Celebrating CMC’s 75th Anniversary – A Look at Majors Over Time


Article by Daniel Krasemann and Angelina Astillero

As we celebrate Claremont McKenna College’s 75th Anniversary, we take a look at the history
of student majors since the school’s inception in 1946. This exciting anniversary gives us an
opportunity to explore student demand for particular subjects and how this demand has
changed over time. CMC’s major offerings is part of what makes CMC standout from not only
other liberal arts colleges, but all colleges in general.Today, CMC offers 33 majors and 11
sequences with the opportunity to pursue majors and sequences at any of the 5 schools in the
Claremont Consortium.

Using data on the number of students graduating in each major, provided by the registrar, we
explore the most popular majors at CMC and discuss their trends over the last 75 years. Figure
1 demonstrates the fraction of the graduating student population in particular majors. We
observe 11 of the most common majors at CMC and discuss their trends over the last 75 years.
Of these eleven we will be focusing on Economics, Political Science/Government, Psychology,
Literature, Environmental Studies, and Computer Science. The data set considers the first major
of choice in the case of dual or double majors. Note that the data between the years 1989 and
1996 is incomplete. Therefore, we omitted it.


To begin, Economics has been the most common major at CMC since the 1960s. In the data,
the title “Economics” encompasses major titles such as “Economic Theory”, but not “Economics-
Accounting”. In 2020, 25.86% of students were majoring in Economics. We observe years
where nearly half of the graduating study body majored in Economics. The Political Science or
Government major is another highly demanded major at CMC. Over the years, the name of the
major changed from “Political Science” to “Government”. The major had its highest percentage
of graduates in the 1960s and 1970s, aligning with the intense and stressful political
involvement of the United States during this time period with the Cold War, Vietnam War, and
humanitarian crises. Following 2007, demand for the major has been on the decline, with only
7.79% of the student body declaring Government as their major in 2020. This decrease may be
credited to the gradual rise in both the Economics as well as the Computer Science major.
The Computer Science major has witnessed a rapid increase in demand in the last decade. This
finding aligns with job market trends, where employers increasingly desire skills in computer
science. In 2020, there were as many Computer Science majors (7.79%) as there were
Government majors.

The Psychology major represents a major with relative consistency over the years. Interestingly,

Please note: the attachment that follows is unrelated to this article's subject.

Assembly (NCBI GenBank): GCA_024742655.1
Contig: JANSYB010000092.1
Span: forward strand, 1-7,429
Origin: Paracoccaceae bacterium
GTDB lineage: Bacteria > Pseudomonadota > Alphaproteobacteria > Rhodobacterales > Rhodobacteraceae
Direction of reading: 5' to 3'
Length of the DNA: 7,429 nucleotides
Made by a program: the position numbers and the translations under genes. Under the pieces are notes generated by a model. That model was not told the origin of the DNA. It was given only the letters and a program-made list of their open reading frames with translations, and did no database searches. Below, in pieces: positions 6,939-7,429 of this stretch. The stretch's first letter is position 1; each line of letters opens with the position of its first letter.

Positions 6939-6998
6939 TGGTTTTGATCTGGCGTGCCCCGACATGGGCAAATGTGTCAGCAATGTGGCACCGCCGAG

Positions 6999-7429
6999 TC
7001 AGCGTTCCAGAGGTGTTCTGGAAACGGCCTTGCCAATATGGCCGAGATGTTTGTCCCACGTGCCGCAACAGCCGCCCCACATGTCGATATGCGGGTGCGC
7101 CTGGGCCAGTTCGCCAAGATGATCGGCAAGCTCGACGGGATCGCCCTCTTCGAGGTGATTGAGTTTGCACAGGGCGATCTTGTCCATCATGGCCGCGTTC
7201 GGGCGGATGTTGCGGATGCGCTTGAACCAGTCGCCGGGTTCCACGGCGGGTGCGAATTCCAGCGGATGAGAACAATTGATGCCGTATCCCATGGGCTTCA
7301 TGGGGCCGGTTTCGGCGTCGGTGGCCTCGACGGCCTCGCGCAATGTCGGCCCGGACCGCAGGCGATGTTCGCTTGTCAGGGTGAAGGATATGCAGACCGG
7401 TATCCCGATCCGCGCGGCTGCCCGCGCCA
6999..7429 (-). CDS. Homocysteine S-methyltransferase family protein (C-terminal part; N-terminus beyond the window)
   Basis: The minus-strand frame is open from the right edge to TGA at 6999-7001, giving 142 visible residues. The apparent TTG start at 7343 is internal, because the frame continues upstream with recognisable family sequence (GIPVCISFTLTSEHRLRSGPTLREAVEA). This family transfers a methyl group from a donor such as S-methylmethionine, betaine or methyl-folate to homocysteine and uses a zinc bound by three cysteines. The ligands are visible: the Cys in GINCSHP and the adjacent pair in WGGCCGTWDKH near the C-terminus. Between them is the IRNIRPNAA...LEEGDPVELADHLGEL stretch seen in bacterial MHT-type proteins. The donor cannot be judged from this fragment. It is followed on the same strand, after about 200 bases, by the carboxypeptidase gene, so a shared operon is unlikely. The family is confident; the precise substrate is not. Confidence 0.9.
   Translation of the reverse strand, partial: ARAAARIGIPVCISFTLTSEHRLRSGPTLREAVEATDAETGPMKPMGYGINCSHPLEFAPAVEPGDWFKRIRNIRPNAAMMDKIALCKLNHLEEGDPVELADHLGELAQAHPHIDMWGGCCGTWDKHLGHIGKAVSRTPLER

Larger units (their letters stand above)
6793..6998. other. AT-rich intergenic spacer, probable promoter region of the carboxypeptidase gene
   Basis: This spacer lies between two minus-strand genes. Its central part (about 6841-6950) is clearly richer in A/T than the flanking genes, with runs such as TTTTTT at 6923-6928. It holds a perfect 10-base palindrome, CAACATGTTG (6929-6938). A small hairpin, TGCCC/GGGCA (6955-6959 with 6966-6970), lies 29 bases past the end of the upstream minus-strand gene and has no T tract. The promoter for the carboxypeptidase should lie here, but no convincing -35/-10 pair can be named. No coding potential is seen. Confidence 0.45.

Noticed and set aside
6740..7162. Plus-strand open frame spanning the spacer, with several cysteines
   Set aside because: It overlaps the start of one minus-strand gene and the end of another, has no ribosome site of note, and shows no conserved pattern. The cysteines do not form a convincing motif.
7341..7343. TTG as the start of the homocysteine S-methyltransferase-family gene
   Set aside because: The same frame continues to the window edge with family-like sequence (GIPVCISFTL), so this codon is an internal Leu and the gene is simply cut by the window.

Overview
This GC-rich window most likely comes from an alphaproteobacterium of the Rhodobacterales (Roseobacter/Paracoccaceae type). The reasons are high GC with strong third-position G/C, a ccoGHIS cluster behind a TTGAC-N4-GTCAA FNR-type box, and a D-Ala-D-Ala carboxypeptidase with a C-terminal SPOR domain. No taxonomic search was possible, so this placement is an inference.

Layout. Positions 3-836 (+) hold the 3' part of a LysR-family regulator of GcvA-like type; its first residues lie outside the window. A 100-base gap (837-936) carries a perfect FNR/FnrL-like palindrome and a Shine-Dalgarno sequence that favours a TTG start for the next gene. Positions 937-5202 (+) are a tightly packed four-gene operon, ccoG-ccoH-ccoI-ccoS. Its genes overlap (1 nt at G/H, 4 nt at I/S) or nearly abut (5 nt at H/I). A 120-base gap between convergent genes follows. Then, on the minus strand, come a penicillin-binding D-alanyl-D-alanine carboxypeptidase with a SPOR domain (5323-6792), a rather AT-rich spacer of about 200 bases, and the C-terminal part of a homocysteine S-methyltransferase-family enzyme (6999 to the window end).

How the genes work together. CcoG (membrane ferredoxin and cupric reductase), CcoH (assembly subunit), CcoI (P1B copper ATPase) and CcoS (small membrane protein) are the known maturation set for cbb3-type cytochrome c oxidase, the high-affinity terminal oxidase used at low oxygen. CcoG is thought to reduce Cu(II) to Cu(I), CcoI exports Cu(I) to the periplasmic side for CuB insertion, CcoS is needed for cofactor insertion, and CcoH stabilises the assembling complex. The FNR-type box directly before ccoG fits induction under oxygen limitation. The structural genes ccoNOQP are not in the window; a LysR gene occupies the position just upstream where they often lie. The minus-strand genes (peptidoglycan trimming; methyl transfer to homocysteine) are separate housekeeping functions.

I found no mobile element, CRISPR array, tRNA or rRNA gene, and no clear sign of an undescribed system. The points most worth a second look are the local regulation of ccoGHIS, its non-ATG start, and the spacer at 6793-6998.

the introduction of CMC as a co-ed college in 1976 had little to no immediate impact on the
percentage of Psychology majors. In fact, the participation in the major seemed to decrease
through the 1980s before stabilizing in the last couple of decades.

The Literature major at CMC, although generally in low demand, has been on a relatively
consistent decline since 2000, with only 1.25% of graduates in 2020 declaring Literature as their
major. Colleges across the United States have experienced a similar decline in humanities
major participation in recent years. A possible explanation for this is the decrease in job
opportunities in the field accompanied by the increase in job opportunities in technology-related

Finally, we consider the Environmental Studies major, which comprises both Environmental
Analysis and Environmental Science. As relevant today as ever, the major was relatively
nonexistent at CMC before the 21st century. Since then, it has fluctuated but remained under
6% of graduates’ majors. Although the graduates of 2020 comprised only 2.18% of
Environmental Studies majors, the trend of the last two decades indicates rising numbers.
The figure also displays an overall decrease in the 11 majors depicted. This is likely attributed to
the increase in the total number of majors available for students to choose from. In 1980, only
20 majors were offered at CMC; today, there are 33. Other common majors that were not
included in our analysis include Biochemistry, Management – Engineering, Science
Management, and Media Studies.

The 75th Anniversary of CMC marks a significant benchmark in the college’s history. A look at
the popularity of majors over time indicates trends pertaining to national interests and market
demands. It will be fascinating to explore the continuation of major trends as CMC nears other
benchmarks in the future.

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